Gardening gold Fresh from his gold-medal success at the RHS Chelsea Flower Show, designer Paul Hervey-Brookes discusses his masterplan for the Viking’s Wellness Garden

Paul HerveyBrookes stands in his gold-medalwinning garden at this year’s RHS Chelsea Flower Show

Congratulations! You’ve designed gardens at Chelsea before and won gold medals before, but do you still get a buzz from being part of it?

Can you describe the garden in more detail?

What inspired you this time round?

How have you developed the health and wellbeing theme?

It doesn’t matter how many times you get gold, you still get a huge buzz from bringing a vision in your mind to life as a living, breathing garden. I don’t think one would ever get tired of walking through the gates of Chelsea and feeling a palpable tremor of excitement.

It started from a conversation about the universality of horticulture and plants as a method of sharing knowledge. This lead onto wellbeing, medicinal herbs and the way Scandinavian culture is in tune with nature in a way many others are not. I wanted people to experience landscape, seasons and foods as a Scandinavian!

The garden is really a little Scandinavian landscape; all of the plants are either native or naturalised. It is semi wild with large timber decks and a sauna – these are made to feel brutalism-inspired, as Scandinavia is the birthplace of that movement. The garden is dominated by a 200-year-old, pollarded mulberry tree, which I have been nurturing for the past five years; I think the garden feels natural and embracing.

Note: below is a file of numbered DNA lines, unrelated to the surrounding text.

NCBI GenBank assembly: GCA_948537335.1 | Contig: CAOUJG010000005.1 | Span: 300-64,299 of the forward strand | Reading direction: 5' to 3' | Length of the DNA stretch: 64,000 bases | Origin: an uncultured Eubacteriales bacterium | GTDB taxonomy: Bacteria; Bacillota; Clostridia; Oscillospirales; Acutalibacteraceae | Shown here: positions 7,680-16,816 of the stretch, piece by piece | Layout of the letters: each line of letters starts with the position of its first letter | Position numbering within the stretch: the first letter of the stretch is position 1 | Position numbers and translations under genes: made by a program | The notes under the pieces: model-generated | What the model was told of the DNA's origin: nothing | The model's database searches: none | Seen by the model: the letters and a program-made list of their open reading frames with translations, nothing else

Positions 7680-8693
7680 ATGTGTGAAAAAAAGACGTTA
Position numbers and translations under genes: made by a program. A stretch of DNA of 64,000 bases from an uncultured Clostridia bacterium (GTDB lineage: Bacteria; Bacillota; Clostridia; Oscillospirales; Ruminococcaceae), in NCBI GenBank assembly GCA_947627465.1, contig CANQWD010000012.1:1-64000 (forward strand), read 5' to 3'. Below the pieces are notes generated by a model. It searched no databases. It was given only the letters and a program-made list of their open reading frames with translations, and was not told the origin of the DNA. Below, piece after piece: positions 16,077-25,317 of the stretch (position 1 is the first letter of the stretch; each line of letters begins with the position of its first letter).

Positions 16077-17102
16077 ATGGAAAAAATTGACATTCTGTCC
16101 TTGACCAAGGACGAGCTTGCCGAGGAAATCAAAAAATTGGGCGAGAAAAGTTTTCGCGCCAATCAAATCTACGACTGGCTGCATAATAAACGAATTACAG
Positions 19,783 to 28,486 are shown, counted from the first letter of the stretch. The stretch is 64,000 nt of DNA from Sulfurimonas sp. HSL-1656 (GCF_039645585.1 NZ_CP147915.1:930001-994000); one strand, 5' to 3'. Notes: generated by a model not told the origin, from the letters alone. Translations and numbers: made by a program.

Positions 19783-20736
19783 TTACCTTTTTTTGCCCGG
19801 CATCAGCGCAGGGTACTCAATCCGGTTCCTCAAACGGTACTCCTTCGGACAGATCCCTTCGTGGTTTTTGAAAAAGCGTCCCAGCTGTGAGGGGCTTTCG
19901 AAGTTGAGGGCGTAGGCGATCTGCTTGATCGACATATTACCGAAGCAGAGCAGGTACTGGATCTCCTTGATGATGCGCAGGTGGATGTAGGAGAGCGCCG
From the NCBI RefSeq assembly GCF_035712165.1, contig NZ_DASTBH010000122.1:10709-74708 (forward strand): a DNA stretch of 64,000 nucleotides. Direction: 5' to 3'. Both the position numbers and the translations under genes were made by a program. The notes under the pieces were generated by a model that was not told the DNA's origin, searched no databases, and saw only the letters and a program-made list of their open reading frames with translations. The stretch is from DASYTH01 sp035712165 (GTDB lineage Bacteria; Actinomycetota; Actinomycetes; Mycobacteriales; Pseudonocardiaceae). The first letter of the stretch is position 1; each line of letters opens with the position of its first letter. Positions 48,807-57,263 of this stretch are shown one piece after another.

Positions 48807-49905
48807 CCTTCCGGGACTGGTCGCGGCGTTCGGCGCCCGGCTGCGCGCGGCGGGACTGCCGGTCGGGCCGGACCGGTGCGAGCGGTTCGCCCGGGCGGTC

Well, the spa is a central theme – by being enveloped by nature for every season you begin to re-balance and tune in to the natural cycle, and this provides a deeper sense of wellbeing. I feel even without a passion for plants or gardens someone involved in this ritual experiences landscape and seasons in SUM MER 2018 | VIKINGCRUISES.CO.UK





a deeply balancing way that many others simply do not. I coupled this with foraged foods, medicinal plants and seasonal thinking which, I believe, touches the soul and gives a sustainable sense of wellbeing. How far in advance did you start the design and planning process?

and I wanted to keep transport to a minimum and think about wellbeing in a broader sense. Your garden this year is such a therapeutic space: do you also find the process of gardening therapeutic or healing?